Deep-sea octopus (Graneledone boreopacifica) conducts the longest-known egg-brooding period of any animal.

Robison B, Seibel B, Drazen J - PLoS ONE (2014)

The duration of embryonic development in octopodid cephalopods is related to temperature.Each point represents a different species, measured at the coldest temperature for which data are available (Table S2 in Information S1). The solid line is the best-fit power function for the data from the literature (black symbols). The dashed line extends the model to 3°C, but falls 307 days short of our measured development time for Graneledone boreopacifica (open symbol). See also Table S2 in Information S1.
© Copyright Policy
Related In: Results  -  Collection

License
Show All Figures
getmorefigures.php?uid=PMC4116195&req=5

pone-0103437-g006: The duration of embryonic development in octopodid cephalopods is related to temperature.Each point represents a different species, measured at the coldest temperature for which data are available (Table S2 in Information S1). The solid line is the best-fit power function for the data from the literature (black symbols). The dashed line extends the model to 3°C, but falls 307 days short of our measured development time for Graneledone boreopacifica (open symbol). See also Table S2 in Information S1.
Mentions: Most previous attempts to model the duration of embryonic development of cephalopods at colder temperatures failed to predict the extended brooding period demonstrated here (Table S1 in Information S1). Interspecific models accounting for variation in egg size and temperature predict anywhere from 2.8 to 75 months for development when applied to G. boreopacifica. We show here that much of the interspecific variation in development time can be attributed to temperature (Figure 6). Egg size is also linked to temperature, with longer development yielding larger eggs and more completely developed hatchlings (Figure 7). However, with one exception (Table S1 in Information S1), extrapolation of existing models to 3°C still underestimates measured development in G. boreopacifica by nearly a year.

Bottom Line: We found an opportunity to directly measure the brooding period of the deep-sea octopus Graneledone boreopacifica, in its natural habitat.These surprising results emphasize the selective value of prolonged embryonic development in order to produce competitive hatchlings.They also extend the known boundaries of physiological adaptations for life in the deep sea.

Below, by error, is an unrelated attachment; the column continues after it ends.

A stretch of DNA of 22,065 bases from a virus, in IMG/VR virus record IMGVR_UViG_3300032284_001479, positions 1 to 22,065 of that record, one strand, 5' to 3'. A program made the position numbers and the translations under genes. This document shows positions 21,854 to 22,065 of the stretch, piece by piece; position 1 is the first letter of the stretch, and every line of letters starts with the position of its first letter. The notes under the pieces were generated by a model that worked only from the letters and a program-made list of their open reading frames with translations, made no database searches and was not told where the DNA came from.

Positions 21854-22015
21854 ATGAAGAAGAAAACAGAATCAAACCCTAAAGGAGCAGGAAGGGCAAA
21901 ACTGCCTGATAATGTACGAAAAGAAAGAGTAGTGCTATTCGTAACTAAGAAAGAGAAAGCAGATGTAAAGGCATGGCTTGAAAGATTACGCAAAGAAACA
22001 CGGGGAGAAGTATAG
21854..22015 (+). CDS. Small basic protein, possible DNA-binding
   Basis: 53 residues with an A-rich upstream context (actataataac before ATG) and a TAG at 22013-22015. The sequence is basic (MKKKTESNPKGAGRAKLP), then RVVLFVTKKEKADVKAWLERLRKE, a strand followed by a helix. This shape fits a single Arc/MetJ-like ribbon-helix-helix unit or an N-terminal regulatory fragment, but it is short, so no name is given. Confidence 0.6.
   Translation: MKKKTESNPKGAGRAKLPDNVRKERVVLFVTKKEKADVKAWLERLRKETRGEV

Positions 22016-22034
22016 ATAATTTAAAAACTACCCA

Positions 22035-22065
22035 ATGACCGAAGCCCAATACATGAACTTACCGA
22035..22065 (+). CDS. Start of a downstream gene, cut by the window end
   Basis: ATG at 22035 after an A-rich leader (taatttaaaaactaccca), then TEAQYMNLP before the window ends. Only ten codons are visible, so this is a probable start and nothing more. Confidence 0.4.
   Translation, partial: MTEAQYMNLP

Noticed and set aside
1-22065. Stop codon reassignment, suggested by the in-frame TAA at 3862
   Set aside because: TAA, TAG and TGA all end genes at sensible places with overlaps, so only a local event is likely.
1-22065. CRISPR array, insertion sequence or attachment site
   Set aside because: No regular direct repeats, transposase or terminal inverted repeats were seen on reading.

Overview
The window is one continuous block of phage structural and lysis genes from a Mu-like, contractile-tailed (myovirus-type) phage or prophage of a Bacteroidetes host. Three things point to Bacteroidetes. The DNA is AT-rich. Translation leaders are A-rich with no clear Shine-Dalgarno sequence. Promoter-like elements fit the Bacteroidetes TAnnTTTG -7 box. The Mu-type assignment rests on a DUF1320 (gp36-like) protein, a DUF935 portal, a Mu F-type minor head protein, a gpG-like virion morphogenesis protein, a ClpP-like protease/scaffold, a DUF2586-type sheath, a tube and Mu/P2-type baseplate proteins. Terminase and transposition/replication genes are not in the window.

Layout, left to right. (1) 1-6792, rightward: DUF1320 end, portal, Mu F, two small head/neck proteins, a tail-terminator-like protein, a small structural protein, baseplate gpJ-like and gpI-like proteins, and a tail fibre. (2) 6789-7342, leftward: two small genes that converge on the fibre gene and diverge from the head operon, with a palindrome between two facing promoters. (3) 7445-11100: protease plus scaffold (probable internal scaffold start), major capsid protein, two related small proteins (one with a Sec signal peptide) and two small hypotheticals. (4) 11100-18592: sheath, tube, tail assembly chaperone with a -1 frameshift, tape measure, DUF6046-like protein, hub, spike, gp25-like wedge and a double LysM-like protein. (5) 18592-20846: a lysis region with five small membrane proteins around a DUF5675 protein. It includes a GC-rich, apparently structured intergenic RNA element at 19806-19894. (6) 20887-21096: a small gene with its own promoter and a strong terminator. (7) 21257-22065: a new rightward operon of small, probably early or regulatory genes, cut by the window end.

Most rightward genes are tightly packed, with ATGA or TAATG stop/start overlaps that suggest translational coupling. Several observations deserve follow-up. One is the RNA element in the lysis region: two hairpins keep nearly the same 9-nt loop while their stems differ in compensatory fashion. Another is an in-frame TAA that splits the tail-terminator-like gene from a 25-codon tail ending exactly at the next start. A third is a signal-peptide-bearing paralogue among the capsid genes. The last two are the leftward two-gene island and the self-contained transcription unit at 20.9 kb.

View Article: PubMed Central - PubMed

Affiliation: Research Division, Monterey Bay Aquarium Research Institute, Moss Landing, California, United States of America.

ABSTRACT
Octopuses typically have a single reproductive period and then they die (semelparity). Once a clutch of fertilized eggs has been produced, the female protects and tends them until they hatch. In most shallow-water species this period of parental care can last from 1 to 3 months, but very little is known about the brooding of deep-living species. In the cold, dark waters of the deep ocean, metabolic processes are often slower than their counterparts at shallower depths. Extrapolations from data on shallow-water octopus species suggest that lower temperatures would prolong embryonic development periods. Likewise, laboratory studies have linked lower temperatures to longer brooding periods in cephalopods, but direct evidence has not been available. We found an opportunity to directly measure the brooding period of the deep-sea octopus Graneledone boreopacifica, in its natural habitat. At 53 months, it is by far the longest egg-brooding period ever reported for any animal species. These surprising results emphasize the selective value of prolonged embryonic development in order to produce competitive hatchlings. They also extend the known boundaries of physiological adaptations for life in the deep sea.

Show MeSH